For years, technology was the not first sector investors thought of when they thought of dividends. The largest sector weight in the S&P 500 is changing that and that change has been a boon for an array of exchange traded funds. In fact, in dollar terms, technology is now the largest dividend-paying sector in the U.S.
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Apple, Microsoft, IBM, Qualcomm and Cisco combine for among the dividend payers found in the Technology Select Sector SPDR (NYSEArca: XLK) and the Vanguard Information Technology Index ETF (NYSEArca: VGT). There is room for more tech dividend growth. There are 257 tech names in the S&P 500, but less than 50% pay dividends, by far the lowest percentage of the 10 sectors tracked by the index, according to CNBC data.
Exchange traded fund investors who are interested in tapping into the big growth names from the technology space have a number of broad and focused sector-specific ETF options to choose from. Among the sector SPDR ETFs, XLK is the third-best performer this year.
“Tech companies like Apple (AAPL), Microsoft (MSFT) and Cisco (CSCO), are drowning in cash (30% of Cisco’s market cap value is in cash). Their business models are not capital intensive. Their balance sheets are also not saturated with debt. Pension obligations and the burdens of the “old economy” are non-existent. Only so much can be reinvested into Research and Development. What to do with all of this cash,” according to a Point View Wealth Management note posted by Amey Stone of Barron’s.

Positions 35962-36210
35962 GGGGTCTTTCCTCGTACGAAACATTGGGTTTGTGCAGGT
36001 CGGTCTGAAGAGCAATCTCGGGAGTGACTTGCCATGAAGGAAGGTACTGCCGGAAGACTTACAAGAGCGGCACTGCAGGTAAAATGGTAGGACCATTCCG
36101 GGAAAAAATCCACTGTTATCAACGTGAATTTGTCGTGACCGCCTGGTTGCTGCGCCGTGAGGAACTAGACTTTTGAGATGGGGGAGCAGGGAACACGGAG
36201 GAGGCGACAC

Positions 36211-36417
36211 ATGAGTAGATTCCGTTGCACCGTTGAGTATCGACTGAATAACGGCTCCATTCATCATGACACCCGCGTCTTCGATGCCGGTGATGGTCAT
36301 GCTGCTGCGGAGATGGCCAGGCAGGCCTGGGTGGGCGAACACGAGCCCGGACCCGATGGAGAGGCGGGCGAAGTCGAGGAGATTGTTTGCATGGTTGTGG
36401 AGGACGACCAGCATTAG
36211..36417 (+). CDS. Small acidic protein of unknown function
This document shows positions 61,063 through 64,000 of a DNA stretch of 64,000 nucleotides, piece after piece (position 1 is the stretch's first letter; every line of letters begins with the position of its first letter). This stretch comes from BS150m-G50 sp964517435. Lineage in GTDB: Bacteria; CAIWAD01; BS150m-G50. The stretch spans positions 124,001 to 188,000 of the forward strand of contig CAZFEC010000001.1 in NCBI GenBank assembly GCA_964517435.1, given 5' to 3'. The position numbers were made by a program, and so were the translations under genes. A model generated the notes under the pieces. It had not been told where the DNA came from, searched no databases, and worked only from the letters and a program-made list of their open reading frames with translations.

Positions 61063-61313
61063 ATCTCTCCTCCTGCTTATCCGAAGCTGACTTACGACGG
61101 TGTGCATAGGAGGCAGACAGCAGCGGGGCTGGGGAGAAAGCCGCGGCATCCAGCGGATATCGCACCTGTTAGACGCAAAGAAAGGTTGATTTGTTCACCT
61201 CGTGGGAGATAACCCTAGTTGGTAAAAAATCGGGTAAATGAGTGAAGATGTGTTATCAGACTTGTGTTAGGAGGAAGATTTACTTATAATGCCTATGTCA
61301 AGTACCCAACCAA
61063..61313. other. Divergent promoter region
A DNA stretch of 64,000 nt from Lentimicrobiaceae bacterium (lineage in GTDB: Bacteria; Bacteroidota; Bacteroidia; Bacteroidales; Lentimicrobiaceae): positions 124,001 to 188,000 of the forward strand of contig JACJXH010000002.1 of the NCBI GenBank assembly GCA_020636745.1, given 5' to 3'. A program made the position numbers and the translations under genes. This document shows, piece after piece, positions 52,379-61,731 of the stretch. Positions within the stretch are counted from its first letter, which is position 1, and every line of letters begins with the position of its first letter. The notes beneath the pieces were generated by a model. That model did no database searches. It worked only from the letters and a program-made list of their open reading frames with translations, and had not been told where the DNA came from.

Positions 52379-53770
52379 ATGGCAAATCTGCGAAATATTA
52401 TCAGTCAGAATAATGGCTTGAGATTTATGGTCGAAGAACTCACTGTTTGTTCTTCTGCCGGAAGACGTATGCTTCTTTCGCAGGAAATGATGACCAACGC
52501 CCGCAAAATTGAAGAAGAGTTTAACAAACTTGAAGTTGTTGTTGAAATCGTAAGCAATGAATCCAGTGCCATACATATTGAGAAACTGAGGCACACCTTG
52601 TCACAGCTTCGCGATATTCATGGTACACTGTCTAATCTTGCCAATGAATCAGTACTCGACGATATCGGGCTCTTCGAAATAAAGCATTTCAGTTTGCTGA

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Traditionally, tech companies have not considered paying back their investors. Instead, many firms opted to reinvest cash back into the company or buy back stocks. However, times are changing, and the technology sector of the S&P 500 is now among the top dividend issuers. Technology companies began to compensate shareholders during the financial crisis, and the habit stuck.
ETF investors can also utilize the First Trust NASDAQ Technology Dividend Index Fund (NasdaqGS: TDIV) to focus on some of the top dividend payers in the tech space. TDIV has a 2.65% 12-month yield.
TDIV includes some criteria for inclusion to make sure tech companies meet the dividend cut. For instance, the ETF only includes companies with at least a 0.5% yield and those that have not cut dividends per share paid within the past year.
“When looking for income in this low yield world, you should not focus entirely on the stated yield, but also the commitment management has made to the dividend, the balance sheet to support the dividend, and the payout ratio to provide more room to grow the dividend. The high flying tech stocks of yesteryear are the income darlings of today,” adds Point View Wealth Management in the note posted by Barron’s.
The opinions and forecasts expressed herein are solely those of Tom Lydon, and may not actually come to pass. Information on this site should not be used or construed as an offer to sell, a solicitation of an offer to buy, or a recommendation for any product.
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